Attack of the 50 Foot Woman

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This article is about the 1958 film. For the remake, see Attack of the 50 Ft. Woman (1993 film).
Attack of the 50 Foot Woman
Poster art. A giant woman clad in a white bikini straddles an elevated, 4-lane highway. She has an angry expression, and she's holding one smoking car in her left hand as if it were a toy. She is reaching down to grab another. There are several car crashes on the highway, and people are fleeing from her as if they were small insects.
Directed by Nathan H. Juran
Produced by Bernard Woolner
Written by Mark Hanna
Starring Allison Hayes
William Hudson
Yvette Vickers
Music by Ronald Stein
Cinematography Jacques R. Marquette
Edited by Edward Mann
Distributed by Allied Artists Pictures Corporation
Release dates
  • May 19, 1958 (1958-05-19)
Running time 65 minutes
Country United States
Language English
Budget $89,000[1]
Box office $480,000 (USA}

Attack of the 50 Foot Woman is a 1958 American low-budget science fiction feature film produced by Bernard Woolner for Allied Artists Pictures. It was directed by Nathan H. Juran (credited as Nathan Hertz) from a screenplay by Mark Hanna, and starred Allison Hayes, William Hudson and Yvette Vickers. The original music score was composed by Ronald Stein. The film was a take on other movies that had also featured size-changing humans, namely The Amazing Colossal Man and The Incredible Shrinking Man, but substituting a woman as the protagonist instead of a man. The story concerns the plight of a wealthy heiress whose close encounter with an enormous alien being causes her to grow into a giantess. [2]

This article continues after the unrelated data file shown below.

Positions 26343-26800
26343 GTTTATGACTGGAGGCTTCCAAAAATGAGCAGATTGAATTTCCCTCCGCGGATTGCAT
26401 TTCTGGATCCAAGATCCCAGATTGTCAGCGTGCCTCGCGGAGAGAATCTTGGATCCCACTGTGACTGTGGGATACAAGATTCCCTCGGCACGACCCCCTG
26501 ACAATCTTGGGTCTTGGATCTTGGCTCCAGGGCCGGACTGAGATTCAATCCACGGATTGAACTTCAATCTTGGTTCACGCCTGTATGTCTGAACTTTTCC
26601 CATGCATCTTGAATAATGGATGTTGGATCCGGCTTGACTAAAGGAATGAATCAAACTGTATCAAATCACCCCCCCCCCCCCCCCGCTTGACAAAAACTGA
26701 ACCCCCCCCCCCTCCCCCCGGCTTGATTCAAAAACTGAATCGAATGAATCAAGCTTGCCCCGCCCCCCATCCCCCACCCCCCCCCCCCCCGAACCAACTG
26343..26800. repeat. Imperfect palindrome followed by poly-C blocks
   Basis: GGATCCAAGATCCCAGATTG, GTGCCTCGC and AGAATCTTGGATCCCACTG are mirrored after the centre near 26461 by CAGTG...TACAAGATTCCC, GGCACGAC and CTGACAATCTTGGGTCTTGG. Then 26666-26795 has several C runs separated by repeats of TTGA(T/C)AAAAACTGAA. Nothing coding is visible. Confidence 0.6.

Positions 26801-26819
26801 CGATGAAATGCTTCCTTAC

Plot[edit]

A television announcer reports sightings of a red fireball around the world. Facetiously, he calculates its path will lead it to California. Nancy Archer (Allison Hayes), a wealthy but highly troubled woman, is speeding along in her car one night when a glowing white ball settles on the deserted highway in front of her, causing her to veer off the road. When she gets out to investigate, a giant alien exits the object and reaches for her. Terrified, she escapes and runs back to town, but nobody believes her story due to her known drinking problem and recent stay in a sanatorium. Her philandering husband, Harry Archer (William Hudson), is more interested in his latest girlfriend, town floozy Honey Parker (Yvette Vickers), but he pretends to be the good husband in the hope that Nancy will "snap" and return to the "booby hatch", leaving him in control of her $50 million.

Nancy makes him search the desert with her for the "flying satellite". Eventually, they find it. When the alien emerges, Harry fires his pistol at it, but when it has no effect he flees, leaving Nancy behind.